The Holtzbergs were emissaries to their cause ~  spreading kindness to the world, because they felt it was the right thing to do. They both decided at a young age to devote their life to helping other Jews who needed more religious inspiration. The couple arrived to Mumbai in 2003 and ran the open Chabad house to offer a kosher meal and a comfortable atmosphere to any guests passing through. Rabbi Holtzberg bought and prepared hundreds of chickens himself, as there was no kosher meat in Mumbai. Rivkah baked bread for 800 people by the week,  provided daycare for children,  and all types of holiday activities and religious services.

The Chabad house served as a haven for Jewish life in Mumbai .... they provided full-time kosher food,  synagogue services, and shabbat services for anyone who walked into their home. The Holtzbergs both taught Torah classes in Mumbai to the Jewish community, whose population is close to 4,000 & provided tens of thousands of meals to all the different types of people who entered the Chabad house, in addition to performing funeral and wedding services for the Jewish community.

Rabbi Gavriel Holtzberg said, “The Torah says to love your fellow Jew as yourself. Our work here is not just our job, its our pleasure!”   The Holtzbergs had told the Jewish community of Mumbai that they were always there for them.  The Holtzbergs represent people that don't just say, but do. A tragedy such as this, may destroy the Chabad family in Mumbai, but while it is human to grieve,  it is also important to move forward, and take lessons out of everything.  In fact her friends always described Rebbetzin Rivkah Rosenberg as always having a positive outlook and a kind word for everyone, with a Smile!

Understanding lessons from the Lubavitcher Rebbi, Rabbi Menachem Mendel Schneerson, our message is clear. “It is not our job to explain, but it is our job to act,” the Lubavitcher Rabbi had said. “Tragedies must be cultivated to make something positive out of it. We must build and grow to bring more light onto this world.”    Practically, the message the Holtzbergs would have wanted to give would be to increase the acts of kindness in order to make the world a better place.  It is actually this weeks Parsha from Torah, so fits here so well.  While we live on, the Holtzbergs do not,  but their acts of kindness echo in the world ....  we will live and learn from them.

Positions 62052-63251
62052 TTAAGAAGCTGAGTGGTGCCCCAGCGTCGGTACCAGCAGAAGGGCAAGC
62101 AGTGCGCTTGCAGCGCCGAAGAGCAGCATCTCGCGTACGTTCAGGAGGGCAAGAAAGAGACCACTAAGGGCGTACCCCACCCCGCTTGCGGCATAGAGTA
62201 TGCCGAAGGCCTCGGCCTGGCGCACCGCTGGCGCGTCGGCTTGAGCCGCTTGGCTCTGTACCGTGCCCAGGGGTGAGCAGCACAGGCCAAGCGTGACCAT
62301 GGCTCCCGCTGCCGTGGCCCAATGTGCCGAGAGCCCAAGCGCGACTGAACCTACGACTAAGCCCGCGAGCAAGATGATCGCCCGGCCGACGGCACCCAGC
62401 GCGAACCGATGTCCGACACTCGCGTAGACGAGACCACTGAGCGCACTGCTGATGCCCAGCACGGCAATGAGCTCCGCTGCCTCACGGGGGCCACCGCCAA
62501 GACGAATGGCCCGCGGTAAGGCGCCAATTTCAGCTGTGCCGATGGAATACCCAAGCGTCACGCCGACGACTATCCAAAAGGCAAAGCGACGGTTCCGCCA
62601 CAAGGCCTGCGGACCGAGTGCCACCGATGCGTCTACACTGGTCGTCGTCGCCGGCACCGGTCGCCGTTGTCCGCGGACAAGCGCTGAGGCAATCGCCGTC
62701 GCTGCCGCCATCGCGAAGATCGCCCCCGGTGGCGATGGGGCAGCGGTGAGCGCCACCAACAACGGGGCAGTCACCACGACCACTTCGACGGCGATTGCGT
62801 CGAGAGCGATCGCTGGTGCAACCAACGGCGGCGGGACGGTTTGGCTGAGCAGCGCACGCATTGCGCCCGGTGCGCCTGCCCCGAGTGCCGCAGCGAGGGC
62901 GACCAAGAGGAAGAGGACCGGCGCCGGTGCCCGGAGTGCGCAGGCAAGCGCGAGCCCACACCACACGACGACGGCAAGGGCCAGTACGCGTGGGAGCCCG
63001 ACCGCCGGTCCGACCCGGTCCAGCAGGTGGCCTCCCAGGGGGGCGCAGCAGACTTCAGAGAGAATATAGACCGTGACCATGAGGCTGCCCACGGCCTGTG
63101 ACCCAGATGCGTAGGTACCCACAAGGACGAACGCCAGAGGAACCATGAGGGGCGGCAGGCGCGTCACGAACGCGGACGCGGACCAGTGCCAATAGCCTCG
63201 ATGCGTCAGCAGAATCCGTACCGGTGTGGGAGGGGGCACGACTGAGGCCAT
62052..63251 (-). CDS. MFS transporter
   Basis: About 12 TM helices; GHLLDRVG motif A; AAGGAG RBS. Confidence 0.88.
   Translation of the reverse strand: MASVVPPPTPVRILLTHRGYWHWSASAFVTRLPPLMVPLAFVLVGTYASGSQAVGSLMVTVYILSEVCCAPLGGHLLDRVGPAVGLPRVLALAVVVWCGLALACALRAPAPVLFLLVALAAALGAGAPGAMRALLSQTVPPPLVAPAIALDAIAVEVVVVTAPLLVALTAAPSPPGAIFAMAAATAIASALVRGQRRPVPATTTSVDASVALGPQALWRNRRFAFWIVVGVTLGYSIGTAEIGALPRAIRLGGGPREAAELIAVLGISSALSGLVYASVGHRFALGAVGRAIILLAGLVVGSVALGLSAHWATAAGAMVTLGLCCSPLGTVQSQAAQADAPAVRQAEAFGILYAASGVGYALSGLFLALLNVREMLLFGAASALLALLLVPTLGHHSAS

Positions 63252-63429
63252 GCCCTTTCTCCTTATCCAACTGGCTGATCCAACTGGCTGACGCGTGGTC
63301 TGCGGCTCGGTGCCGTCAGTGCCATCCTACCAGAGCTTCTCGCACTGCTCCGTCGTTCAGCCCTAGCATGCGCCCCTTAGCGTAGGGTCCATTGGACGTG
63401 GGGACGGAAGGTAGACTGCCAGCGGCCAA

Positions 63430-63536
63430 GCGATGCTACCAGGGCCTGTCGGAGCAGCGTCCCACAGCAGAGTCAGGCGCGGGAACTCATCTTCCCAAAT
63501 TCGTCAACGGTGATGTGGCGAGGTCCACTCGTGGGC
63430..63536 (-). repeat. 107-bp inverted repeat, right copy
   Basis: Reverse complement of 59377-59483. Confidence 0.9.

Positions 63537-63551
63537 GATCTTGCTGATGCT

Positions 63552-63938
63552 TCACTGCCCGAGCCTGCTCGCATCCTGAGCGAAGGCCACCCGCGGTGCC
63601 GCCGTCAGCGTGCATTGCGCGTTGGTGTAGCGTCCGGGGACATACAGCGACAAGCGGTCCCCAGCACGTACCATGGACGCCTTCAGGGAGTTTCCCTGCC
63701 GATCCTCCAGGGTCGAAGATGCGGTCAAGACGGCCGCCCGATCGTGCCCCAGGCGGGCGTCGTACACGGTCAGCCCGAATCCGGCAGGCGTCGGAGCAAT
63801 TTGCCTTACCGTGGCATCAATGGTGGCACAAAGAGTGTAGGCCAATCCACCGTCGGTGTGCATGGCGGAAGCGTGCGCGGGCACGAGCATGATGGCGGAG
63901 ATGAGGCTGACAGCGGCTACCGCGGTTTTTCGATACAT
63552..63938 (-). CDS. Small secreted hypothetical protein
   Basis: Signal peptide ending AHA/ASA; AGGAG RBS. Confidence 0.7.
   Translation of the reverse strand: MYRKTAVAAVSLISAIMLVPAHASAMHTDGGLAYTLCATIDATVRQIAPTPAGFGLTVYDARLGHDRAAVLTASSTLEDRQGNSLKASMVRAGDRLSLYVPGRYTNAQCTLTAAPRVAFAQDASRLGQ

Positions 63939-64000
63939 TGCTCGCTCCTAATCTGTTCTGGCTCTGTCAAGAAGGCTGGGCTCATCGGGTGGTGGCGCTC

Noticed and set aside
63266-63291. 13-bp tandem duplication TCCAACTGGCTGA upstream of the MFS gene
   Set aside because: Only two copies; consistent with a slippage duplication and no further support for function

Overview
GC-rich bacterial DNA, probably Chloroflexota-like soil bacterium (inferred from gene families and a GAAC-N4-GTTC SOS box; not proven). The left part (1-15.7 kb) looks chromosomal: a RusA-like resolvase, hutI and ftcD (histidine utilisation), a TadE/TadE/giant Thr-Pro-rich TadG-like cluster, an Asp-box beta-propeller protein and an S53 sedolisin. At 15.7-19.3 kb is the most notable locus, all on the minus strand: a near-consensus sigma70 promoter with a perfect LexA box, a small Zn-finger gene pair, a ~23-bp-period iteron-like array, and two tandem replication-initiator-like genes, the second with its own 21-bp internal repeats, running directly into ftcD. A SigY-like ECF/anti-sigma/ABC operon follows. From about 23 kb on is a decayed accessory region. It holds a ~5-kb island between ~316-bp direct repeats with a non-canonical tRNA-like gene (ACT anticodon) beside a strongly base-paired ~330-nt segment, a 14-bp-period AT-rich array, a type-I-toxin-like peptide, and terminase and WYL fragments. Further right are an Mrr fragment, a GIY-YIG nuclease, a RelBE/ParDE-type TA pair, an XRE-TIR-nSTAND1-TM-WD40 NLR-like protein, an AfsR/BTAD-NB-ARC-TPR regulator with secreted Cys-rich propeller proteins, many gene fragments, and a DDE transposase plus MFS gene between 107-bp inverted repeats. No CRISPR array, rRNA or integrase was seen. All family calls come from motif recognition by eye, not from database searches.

Wednesday, November 24, 2010

Visas & Virtues!!

This is Chiune Sugihara!

  "Betimes Eagles downswoop & 'neath barnyard fowl fly ... but barnyard fowl with outstretched wing shall never soar amid the Eagles in the sky!

So goes an old Russian proverb.  It is particularly fitting here for two reasons.  A friend first alerted me to this couple's existence ~ He is an Israeli journalist with a Russian background, and secondly,  the story itself has Russian Resonances.   I've just finished reading "Visas for Life", an autobiography written by Sugihara`s wife, Yukiko, & I'm impressed. Very!   This book tells the tale of a man and his wife who, when confronted with evil, obeyed the kindness of their hearts and consciences in defiance of the orders of an indifferent government.  In the course of human existence, many people are tested. Only a few soar as eagles and achieve greatness by simple acts of kindness, thoughtfulness and humanity.  The Sugihara's Soar so.

In March 1939, Japanese Consul-General Chiune Sugihara was sent to Kaunas to open a consulate service. Kaunas was the temporary capital of Lithuania at the time and was strategically situated between Germany and the Soviet Union. After Hitler's invasion of Poland on September 1, 1939, Britain and France declared war on Germany. Chiune Sugihara had barely settled down in his new post when Nazi armies invaded Poland and a wave of Jewish refugees streamed into Lithuania. They brought with them chilling tales of German atrocities against the Jewish population. They escaped from Poland without possessions or money, and the local Jewish population did their utmost to help with money, clothing and shelter.